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What is Positive Pay: A Way to Prevent Check Fraud

By 9 February 2022April 22nd, 2022No Comments
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Positive Pay: A Way to Prevent Check Fraud

Check payments continue to dominate business transactions despite the growing popularity of various digital payment methods. Most companies prefer using checks for their business transactions because they are a convenient and reliable way for businesses to transfer funds.

positive pay

For businesses that regularly make check payments, the security aspect of check transactions is crucial. Positive Pay is one of the best ways companies can add a layer of protection to their check payments and protect themselves from check fraud.

But, what is Positive Pay?

How can it help businesses to secure their check payments?

What are the pros and cons of using Positive Pay for business transactions?

We will discuss the answers to these questions and more as we help you navigate through this detailed guide on Positive Pay.

What Is Positive Pay?

Positive Pay is an advanced fraud prevention tool that helps businesses eliminate the risk of check and ACH Fraud. In other words, it protects your business from losing money over fraudulent activities such as counterfeit checks.

It is popularly called a cash management service by banks, and they use positive Pay to detect frauds. Every time the bank receives a check from a specific business, the positive pay system matches the following details against the previously authorized checks:

  • Dollar amount
  • Check number
  • Account number

Suppose if these three components do not match up, the bank does not process the check, and the payment does not go through. The whole process is carried out through an automated tool, and the Cash Management Department monitors the tool itself.

What Is The Cash Management Department?

Cash Management in banking refers to services related to cash flow, and they are usually offered to businesses rather than individuals. Fortunately, there are numerous services that can help businesses with their specific cash management needs.

The role of the Cash Management Department of the banks is to facilitate different cash payment solutions for businesses. Moreover, these solutions must help companies get the best return on cash assets. By doing so, companies can ensure that their cash is used as efficiently as possible.

The primary purpose of the Cash Management Department is to manage the daily cash flow of businesses securely and accurately. Positive Pay is one of the most efficient ways the Cash Management Department of banks ensures business transactions do not fall into the wrong hands.

Understanding How Positive Pay Works For Business Transactions

Positive Pay helps companies safeguard their bank accounts against potential fraud. But you may still have questions about how it works for business transactions. This section explains the steps involved in a Positive Pay process with a simple example.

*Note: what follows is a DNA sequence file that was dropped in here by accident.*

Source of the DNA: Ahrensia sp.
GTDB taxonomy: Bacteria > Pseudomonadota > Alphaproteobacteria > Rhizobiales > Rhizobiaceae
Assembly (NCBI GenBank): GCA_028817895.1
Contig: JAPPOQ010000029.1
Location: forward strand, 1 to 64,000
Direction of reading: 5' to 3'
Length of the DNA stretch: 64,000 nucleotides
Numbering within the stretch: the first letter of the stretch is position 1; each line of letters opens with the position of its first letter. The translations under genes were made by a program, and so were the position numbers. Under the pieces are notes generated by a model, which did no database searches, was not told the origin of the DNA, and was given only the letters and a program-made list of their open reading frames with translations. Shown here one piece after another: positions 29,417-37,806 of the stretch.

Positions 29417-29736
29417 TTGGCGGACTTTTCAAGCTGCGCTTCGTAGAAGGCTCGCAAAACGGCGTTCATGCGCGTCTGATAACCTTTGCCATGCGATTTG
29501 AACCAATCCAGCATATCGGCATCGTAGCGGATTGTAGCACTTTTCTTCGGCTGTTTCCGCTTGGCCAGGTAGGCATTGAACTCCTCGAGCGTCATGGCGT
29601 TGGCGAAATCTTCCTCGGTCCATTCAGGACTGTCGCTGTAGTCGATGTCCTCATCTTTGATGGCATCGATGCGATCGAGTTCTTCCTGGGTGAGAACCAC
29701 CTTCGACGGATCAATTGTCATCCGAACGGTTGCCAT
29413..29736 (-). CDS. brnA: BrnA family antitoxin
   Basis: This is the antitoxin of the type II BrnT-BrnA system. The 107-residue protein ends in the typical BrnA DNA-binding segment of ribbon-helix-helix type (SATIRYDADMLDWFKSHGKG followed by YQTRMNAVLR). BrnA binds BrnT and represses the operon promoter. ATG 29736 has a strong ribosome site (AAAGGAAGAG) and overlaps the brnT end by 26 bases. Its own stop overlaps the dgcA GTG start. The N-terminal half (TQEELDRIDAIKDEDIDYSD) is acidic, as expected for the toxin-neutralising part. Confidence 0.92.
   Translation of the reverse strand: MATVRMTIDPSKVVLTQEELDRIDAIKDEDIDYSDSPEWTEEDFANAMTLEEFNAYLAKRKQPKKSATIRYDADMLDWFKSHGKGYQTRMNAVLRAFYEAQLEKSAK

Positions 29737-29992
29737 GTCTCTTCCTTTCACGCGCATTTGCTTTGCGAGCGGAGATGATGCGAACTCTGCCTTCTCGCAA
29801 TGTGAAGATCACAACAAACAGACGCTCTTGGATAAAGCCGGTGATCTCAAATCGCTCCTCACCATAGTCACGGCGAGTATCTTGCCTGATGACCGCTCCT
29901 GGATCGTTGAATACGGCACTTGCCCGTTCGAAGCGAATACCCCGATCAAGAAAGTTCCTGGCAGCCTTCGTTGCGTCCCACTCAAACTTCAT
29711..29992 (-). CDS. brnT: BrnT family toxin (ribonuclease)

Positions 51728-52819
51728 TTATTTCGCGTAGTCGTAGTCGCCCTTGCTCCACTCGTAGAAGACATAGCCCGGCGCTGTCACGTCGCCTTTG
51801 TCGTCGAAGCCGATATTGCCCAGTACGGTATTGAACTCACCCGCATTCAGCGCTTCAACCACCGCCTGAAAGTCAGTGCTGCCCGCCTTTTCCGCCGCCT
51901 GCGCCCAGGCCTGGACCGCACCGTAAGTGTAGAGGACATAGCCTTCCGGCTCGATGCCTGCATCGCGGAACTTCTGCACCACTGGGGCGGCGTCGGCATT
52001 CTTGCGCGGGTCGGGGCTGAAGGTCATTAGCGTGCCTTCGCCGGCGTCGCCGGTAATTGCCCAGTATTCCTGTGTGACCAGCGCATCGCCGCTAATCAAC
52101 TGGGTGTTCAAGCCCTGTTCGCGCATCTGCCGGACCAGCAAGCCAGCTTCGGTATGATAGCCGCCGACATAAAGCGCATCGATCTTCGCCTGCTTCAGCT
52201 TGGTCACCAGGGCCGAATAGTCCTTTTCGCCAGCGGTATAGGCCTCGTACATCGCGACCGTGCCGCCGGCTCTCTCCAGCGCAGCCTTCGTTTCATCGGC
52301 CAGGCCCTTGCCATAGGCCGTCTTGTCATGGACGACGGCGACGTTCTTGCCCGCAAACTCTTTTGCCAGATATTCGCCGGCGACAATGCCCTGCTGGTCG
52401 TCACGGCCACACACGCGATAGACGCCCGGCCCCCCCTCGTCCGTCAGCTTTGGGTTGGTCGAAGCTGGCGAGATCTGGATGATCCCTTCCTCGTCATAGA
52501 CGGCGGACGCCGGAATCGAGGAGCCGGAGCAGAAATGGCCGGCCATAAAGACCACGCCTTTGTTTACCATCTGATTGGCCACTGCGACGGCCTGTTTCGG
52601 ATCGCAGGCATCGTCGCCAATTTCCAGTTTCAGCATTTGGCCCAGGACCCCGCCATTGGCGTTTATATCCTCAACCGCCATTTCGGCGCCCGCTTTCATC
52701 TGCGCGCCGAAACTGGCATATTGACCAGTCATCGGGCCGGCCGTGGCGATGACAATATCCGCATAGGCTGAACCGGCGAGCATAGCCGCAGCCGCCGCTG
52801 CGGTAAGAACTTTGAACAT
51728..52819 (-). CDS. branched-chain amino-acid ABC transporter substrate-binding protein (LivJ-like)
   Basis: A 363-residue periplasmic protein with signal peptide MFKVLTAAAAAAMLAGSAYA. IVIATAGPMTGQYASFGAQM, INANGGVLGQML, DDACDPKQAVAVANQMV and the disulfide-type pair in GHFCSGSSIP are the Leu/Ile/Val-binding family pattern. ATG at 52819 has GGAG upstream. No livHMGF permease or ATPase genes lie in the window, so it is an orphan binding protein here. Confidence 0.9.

Let’s consider the case where the customer, Joe Jullian, uses the Bank of America for business banking. Joe also has access to the Bank of America’s Positive Pay service, also called “Payee Positive Pay.” Now, let’s see what happens when Joe makes a business transaction via a check.

When Joe makes a check payment from his business account, the following things happen.

Step 1: Joe (The Signee) Sends The Details of The Check To His Bank

Whenever Joe or the signee makes a check payment, the bank receives the details of the check such as:

  • Check number
  • Account number
  • Dollar amount

The above details are furnished by the signee, which in this case, is Joe. There are two ways Joe can provide this information to his bank. He can enter the information needed for Positive Pay manually in his banking portal or upload it as a file.

Step 2: The Bank Validates The Check Whether The Check Is From Joe or Not

Once the bank receives the check details from its customer, it validates that information. So, here, the Bank of America validates the details of the check furnished by the customer (Joe). However, the validation process is only initiated when the payee or a potential fraud presents a check to the bank.

Step 3: The Bank Processes The Payment Or Blocks The Payment

After the validation process, the Bank of America (or any relevant bank) determines whether to process the payment or block. If the details of the check submitted by the payee match perfectly with the details provided by Joe (the signee), the bank processes the payment.

Suppose the details on the check received by the bank from the payee do not match with the detail furnished by Joe, the signee. In that case, the bank does not process the payment. The bank does not block the payment per se when a check validation goes wrong.

What happens is that the bank marks the check as “exception items” when the validation fails. The bank then notifies Joe, its customer, about the discrepancy in the check details so that Joe can check the “checks” from his end.

Step 4: Joe (The Signee) Reviews The “Exception Items”

Joe receives a notification if there is a mismatch between check details submitted by the payee and the details provided by the signee (Joe). Here, Joe or any signee can log into their account and review the “exception items.”

Sometimes the mismatch may be due to an error on the payee’s side. If that is the case, the signee, which is Joe, in this case, can inform the bank. In such cases, the payment may be processed later.

However, if the details don’t match up and Joe informs the bank that there is a discrepancy, that check does not get processed. It effectively helps businesses to detect suspicious transactions and minimize the risk of financial loss.